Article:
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Grey Owl’s Cabin

The Grey Owl’s Expedition Gear Guide

Since we are still planning to do a hike to Grey Owl’s Cabin, we have been picking up some gear for the trip.  A lot of people have been asking us what we are taking so here is the quick list of gear that is going.

Backpacks: To carry the gear, we have some frameless backpacks with hip straps.  You can spend a lot of money on these and after reading around, we think we found the right balance between comfort, durability, and price.

NORTH 49® CYCLONE BACKPACKS

If I was walking the Appalachian Trail, I would definitely have purchased a more expensive backpack but it’s only a day and we are only taking so much stuff.  I bought our bags on clearance for $30.  They are 40 litres and have the external straps I want.  They should do the job. 

Tents: Wendy and I are staying in a three man tent we bought for $16 from Wal-mart.  They had a loss leader going this winter and we got it then.  It’s light and just big enough for the two of us.   The tent opens up and hopefully we will be able to sleep under the skies rather than under the fly.  If it does look like it could rain, we’ll be fine underneath it.

Ozark Trail Tent

If I was going camping rather than backcountry hiking, we would have gotten something larger and higher quality.  Weight and size are a factor.  Also the price was insanely cheap ($16 on sale).  If it doesn’t last, no harm done but the reviews online were pretty solid.  It’s no where near as durable as a tent from the North Face but then again, it won’t be asked to do much more than keep the mosquitoes or drizzle off of us.

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Mark is staying in a one person tent from Eagle’s Camp.  It is small but it will be only him and his bag.  I don’t know how long it will last him but once he gets to big for it, it can be used by Oliver at the cabin.  Either way it is really light and since Mark will be carrying it in and out, he will appreciate the weight.  We bought some ropes to add as guy wires which opens it up a bit.  It’s small but it is light.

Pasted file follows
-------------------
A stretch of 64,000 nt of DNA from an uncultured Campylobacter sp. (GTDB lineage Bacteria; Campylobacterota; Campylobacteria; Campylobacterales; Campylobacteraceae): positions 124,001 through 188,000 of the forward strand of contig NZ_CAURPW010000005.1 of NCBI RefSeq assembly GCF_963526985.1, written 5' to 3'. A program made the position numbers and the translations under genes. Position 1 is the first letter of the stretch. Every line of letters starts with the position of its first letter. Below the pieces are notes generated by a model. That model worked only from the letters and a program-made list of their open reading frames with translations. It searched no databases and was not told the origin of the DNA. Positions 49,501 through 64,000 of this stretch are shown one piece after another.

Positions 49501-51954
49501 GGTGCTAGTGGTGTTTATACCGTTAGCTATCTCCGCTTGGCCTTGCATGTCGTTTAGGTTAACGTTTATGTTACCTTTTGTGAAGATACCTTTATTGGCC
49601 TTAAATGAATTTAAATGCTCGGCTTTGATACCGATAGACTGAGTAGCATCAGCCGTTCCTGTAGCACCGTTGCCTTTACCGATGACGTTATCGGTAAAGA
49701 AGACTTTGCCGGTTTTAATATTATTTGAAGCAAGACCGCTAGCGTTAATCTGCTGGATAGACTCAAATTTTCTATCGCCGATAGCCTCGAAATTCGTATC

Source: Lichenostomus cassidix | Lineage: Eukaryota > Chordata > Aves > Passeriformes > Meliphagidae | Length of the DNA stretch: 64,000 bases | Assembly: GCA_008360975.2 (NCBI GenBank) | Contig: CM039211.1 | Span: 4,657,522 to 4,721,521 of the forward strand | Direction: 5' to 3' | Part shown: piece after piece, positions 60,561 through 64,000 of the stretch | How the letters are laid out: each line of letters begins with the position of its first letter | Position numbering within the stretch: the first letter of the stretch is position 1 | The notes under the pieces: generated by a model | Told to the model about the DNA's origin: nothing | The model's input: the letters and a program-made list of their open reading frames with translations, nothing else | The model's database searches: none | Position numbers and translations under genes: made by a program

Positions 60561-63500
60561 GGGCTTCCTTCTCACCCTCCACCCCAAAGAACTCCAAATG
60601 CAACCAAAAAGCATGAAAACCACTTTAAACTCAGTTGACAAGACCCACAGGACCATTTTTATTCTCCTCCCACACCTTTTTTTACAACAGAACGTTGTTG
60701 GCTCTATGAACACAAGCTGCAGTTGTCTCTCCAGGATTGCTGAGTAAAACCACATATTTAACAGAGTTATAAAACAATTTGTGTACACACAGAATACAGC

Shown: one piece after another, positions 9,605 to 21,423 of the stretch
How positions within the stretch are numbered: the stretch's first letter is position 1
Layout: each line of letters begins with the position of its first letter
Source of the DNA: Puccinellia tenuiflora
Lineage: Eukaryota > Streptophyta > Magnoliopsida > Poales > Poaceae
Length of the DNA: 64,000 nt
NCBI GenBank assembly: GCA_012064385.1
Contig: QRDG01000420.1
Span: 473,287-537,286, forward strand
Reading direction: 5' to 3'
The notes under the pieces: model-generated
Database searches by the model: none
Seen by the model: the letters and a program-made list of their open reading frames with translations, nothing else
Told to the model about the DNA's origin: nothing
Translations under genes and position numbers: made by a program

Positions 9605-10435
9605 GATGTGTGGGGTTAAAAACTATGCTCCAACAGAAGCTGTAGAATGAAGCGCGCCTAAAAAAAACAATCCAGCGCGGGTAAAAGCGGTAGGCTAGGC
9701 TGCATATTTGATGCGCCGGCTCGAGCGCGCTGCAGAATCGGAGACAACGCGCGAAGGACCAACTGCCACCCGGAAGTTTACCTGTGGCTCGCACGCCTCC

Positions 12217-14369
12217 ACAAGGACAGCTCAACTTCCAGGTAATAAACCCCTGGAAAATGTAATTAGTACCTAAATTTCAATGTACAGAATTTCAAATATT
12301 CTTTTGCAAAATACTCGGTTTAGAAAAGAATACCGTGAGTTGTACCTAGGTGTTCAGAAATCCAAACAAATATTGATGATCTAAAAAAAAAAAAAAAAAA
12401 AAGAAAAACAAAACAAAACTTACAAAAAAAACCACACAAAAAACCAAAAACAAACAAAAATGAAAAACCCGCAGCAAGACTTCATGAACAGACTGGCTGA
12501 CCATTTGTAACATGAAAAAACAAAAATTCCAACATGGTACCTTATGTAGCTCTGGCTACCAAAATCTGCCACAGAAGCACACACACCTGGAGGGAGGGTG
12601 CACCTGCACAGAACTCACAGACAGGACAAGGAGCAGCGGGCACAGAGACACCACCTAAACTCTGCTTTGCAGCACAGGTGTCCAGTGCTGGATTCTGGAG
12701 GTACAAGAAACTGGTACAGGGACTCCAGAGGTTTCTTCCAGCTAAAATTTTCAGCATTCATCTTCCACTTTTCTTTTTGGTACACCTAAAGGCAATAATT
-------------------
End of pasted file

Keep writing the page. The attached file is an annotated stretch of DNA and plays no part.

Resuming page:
We did waterproof and seal the seams and upgraded the tent pegs to something lighter and more likely to stay in the ground.  If the weather is miserable, we should be okay.

Sleeping bags: Mark had a sleeping bag but Wendy and I wanted new 1.5 pound sleeping bags.  We picked up two at XS Cargo for $10 each.  We will have sleeping foams as well.   Walmart is charging $20 for their sleeping pads but we bought ours at a liquidation place for $3.  We also bought some compression straps so the sleeping bags take up as little as room as possible.

For lighting, Wendy bought me a new headlamp for my birthday and both Mark and Wendy have headlamps and lanterns  We also have a flashlight and Nite Ize LED zipper tags on our backpacks so if we wonder out in the dark, we can be seen.

For the kitchen, we have a Primus Classic Trail Stove and Primus fuel canisters.  Stoves have their own fanboy culture which I understand but for the price, it can’t be beaten.  I know this isn’t the stove to use when it’s winter but since we are doing the hike in July, we should be okay.   It also has a five star review on Amazon.com so it seems to be doing the job.

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Coleman also has a propane stove which uses their fuel.  The big advantage was that you can get the propane at almost any store while you need to get fuel for the Primus at a specialty store like Cabela’s, MEC, REI.  The disadvantage of the Coleman stove is the weight of the larger canister and the stove itself.  in the end it made more sense to go with the Primus stove which is small enough to be tucked into our cooking gear.  Of all of the things we have purchased for this hike, the Primus Classic Trail Stove is my favorite.